Watch your language

I have been part of congregations that judged the holiness of its members (and fringe dwellers) through the words they used, who they voted for and how they prayed.  The person using a different Shibboleth was considered unwise and potentially unsaved. If asked to describe their beliefs, they could not produce the required Shibboleth, which confirmed their position as ‘outside of the fold’.  It may sound like an extreme group, it wasn’t then and isn’t now and, unfortunately, it’s more common than you may think.

Watson goes on to say that ‘among Druids, masons and economists we expect language to be unfathomable or at least unclear and strange’, and ‘where cults exist, the language inclines to the arcane and inscrutable’.[2]Watson. p4 But we are not economists, organisational consultants or motivational speakers and I sincerely hope we are not cults.

“Therefore, since we have such a hope, we are very bold. We are not like Moses, who would put a veil over his face to prevent the Israelites from seeing the end of what was passing away.“[3]2 Corinthians 3:12-14


As represented in the verse above, we have nothing to hide, so it’s important to ask if we have become too efficient with business or management lingo to communicate truth, or too intellectual to connect with our audience, or simply resigned ourselves to certain shibboleths that are understood only by our congregation or friends from the same theological college. Do we exclude Christians from our fellowship or leadership teams because they fail to use words we elevate in value above others?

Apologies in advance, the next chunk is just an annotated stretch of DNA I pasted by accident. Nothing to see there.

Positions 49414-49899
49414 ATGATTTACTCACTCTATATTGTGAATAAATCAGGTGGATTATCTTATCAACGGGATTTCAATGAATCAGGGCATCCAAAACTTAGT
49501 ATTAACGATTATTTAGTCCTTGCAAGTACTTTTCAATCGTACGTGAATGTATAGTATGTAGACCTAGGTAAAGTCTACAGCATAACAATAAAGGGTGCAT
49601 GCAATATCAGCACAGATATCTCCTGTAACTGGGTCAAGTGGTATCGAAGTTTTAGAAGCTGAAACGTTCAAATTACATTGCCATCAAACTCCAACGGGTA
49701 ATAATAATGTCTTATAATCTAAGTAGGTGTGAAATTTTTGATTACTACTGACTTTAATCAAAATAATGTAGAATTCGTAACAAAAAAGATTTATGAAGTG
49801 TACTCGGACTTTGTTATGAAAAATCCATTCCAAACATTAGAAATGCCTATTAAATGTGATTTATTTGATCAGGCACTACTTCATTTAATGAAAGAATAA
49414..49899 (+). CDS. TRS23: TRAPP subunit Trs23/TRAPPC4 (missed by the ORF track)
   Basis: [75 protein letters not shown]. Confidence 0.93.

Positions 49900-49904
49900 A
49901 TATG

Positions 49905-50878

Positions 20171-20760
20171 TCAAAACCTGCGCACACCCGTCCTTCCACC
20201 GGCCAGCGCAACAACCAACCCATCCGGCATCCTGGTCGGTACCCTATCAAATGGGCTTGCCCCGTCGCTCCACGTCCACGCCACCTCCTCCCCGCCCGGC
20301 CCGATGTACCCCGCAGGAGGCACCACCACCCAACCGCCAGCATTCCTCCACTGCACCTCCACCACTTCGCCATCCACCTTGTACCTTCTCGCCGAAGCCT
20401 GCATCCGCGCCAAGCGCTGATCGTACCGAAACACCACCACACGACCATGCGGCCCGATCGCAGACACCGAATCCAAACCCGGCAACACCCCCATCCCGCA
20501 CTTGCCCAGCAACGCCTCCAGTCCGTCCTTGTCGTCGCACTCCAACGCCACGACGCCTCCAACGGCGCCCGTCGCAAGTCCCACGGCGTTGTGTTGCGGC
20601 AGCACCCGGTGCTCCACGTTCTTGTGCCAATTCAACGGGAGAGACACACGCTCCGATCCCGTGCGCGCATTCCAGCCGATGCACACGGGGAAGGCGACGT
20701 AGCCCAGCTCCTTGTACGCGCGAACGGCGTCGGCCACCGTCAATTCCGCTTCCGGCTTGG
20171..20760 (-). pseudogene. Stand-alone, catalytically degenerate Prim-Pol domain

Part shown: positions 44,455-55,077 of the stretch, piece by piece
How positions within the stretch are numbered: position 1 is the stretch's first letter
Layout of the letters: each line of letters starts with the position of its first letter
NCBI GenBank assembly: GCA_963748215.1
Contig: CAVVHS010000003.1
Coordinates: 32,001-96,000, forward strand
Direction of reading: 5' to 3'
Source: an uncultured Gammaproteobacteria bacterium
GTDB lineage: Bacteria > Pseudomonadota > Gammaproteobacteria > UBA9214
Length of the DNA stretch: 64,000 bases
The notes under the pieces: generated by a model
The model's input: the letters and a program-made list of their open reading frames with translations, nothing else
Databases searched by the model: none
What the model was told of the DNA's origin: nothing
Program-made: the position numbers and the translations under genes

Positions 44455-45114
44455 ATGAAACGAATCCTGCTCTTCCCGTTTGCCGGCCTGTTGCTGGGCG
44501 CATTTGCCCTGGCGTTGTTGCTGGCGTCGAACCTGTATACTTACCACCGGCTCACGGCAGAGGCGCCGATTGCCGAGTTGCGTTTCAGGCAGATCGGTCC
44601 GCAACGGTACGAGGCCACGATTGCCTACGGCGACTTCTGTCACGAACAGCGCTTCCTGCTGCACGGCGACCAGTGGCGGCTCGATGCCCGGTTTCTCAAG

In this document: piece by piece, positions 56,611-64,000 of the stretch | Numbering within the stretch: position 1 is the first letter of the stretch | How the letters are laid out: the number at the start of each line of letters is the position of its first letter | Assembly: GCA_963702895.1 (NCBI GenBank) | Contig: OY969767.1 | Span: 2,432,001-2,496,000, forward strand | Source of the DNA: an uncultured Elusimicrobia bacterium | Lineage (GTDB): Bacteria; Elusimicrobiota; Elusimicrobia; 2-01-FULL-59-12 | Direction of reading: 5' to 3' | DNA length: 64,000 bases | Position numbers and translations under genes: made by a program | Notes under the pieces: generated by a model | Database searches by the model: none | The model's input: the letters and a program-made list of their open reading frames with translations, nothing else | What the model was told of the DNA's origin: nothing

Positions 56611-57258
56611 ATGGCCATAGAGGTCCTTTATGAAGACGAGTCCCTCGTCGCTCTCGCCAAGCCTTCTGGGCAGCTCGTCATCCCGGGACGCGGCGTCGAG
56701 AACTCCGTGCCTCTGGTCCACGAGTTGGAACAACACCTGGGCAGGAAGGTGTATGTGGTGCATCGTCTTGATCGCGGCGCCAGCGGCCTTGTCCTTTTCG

Lost in Translation

“ For anyone who speaks in a tongue does not speak to people but to God. Indeed, no one understands them; they utter mysteries by the Spirit.  But the one who prophesies speaks to people for their strengthening, encouraging and comfort.”((1 Corinthians, 14:1-4))


These verses have often understood to mean the kind of speaking in tongues found in those churches which focus on spiritual gifts, but they can also mean other languages. Subsequently, should we not also examine ourselves to see if we speak in cultural tongues that are failing to edify, or build up the faith of others? To finish with the words of Paul:

…if the whole church comes together and everyone speaks in tongues, and inquirers or unbelievers come in, will they not say that you are out of your mind?  But if an unbeliever or an inquirer comes in while everyone is prophesying, they are convicted of sin and are brought under judgment by all, as the secrets of their hearts are laid bare. So they will fall down and worship God, exclaiming, “God is really among you!”

Will visitors to your church say “God is really among you” with excitement?  Are you bridging the gap between your possible Shibboleths and the level of understanding of your friends and neighbours?  Are you seeking to understand your Christian brothers who speak other languages, be they linguistic or cultural? Let us go and proclaim the gospel with clarity as we ought .

References   [ + ]

1.Don Watson, “Death Sentence: The decay of public language” (Vintage Australia, 2004). p3.
2.Watson. p4
3.2 Corinthians 3:12-14